The race for the 18th Assembly District, which includes San Leandro, Alameda and most of Oakland, has been called one of this year's most competitive state election contests -- perhaps because no incumbent is running.
Tonight at 7 pm the three leading candidates, all Democrats, will face each other in a debate at the on East 14th Street.
They are Alameda Vice Mayor Rob Bonta; Peralta Community College District Trustee Abel Guillen; and AC Transit Director-at-Large Joel Young.
Guillen and Young are both from Oakland.
Rhonda Weber, a small-business owner from Alameda and a Republican, was invited but had not responded as of Tuesday afternoon.
Weber also missed a recent Q&A with the editorial board of the Bay Area News Group (BANG).
BANG political reporter Josh Richman summarized how Bonta, Guillen and Young responded to questions ranging from their track records to the state budget deficit.
Wednesday night's debate will give San Leandro residents a chance to see all three candidates on the same stage, said local political insider Charlie Gilcrest.
Gilcrest brought together several neighborhood groups to sponsor the event. He said San Leandro residents will be a minority constituency in the new 18th District.
Turning out at the debate would give them a chance to air their concerns and show the candidates that the city has electoral clout, he said.
The debate format will give each candidate three minutes for an opening statement. Candidates be asked six questions, some selected in advance, others chosen from cards filled out by voters at the Bal.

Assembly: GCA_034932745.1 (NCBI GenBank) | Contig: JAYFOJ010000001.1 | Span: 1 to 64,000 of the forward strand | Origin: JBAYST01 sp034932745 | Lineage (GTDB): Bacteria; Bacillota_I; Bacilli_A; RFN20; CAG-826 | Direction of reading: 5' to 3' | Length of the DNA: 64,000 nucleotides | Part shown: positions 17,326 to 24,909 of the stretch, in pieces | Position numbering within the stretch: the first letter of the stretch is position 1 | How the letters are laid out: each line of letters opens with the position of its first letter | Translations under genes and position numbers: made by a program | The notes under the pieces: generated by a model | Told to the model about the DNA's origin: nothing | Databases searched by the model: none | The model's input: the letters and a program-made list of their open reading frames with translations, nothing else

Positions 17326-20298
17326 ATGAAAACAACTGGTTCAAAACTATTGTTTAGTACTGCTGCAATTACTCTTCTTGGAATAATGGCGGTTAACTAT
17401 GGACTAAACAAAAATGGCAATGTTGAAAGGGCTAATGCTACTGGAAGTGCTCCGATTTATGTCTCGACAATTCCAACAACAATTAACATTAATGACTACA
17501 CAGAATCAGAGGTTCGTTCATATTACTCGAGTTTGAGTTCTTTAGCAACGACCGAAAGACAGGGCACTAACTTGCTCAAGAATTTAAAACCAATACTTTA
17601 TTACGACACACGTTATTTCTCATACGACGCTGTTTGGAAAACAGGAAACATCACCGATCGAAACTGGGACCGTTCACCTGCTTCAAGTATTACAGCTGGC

San Leandro City Manager Chris Zapata will ask the questions and moderate the debate. Candidates will have two minutes to answer each question, and then two minutes for a closing statement.
If the process stays on schedule that would make the debate about an hour long. There will be a short break to let candidates and attendees mingle.
After the break, San Leandro Unified School District President Morgan Mack-Rose is scheduled to make a brief slide presentation on the district's finances in light of the worsening budget outlook in Sacramento.
The June 5th primary will be a new experience for voters and candidates.
According to the League of Women Voters, candidates for state or congressional office, regardless of party, will be listed on a single primary ballot. Any registered voter will be able to vote for any candidate. The top two vote getters, regardless of party, will face each other in November.
It is hoped that the new system will encourage competition and moderation in election contests.
Most districts are heavily tilted to one or the other party in terms of registration.
In the past, primaries that segregated Republican and Democratic voters are thought to have encouraged extreme candidates in both parties. They could win the primary by preaching to the choir and then count on getting rubber stamped in the general election because of the tilt in voter registration.
How the new primary system will work remains to be seen. But it is an attempt to shake up a system that has become increasingly gridlocked.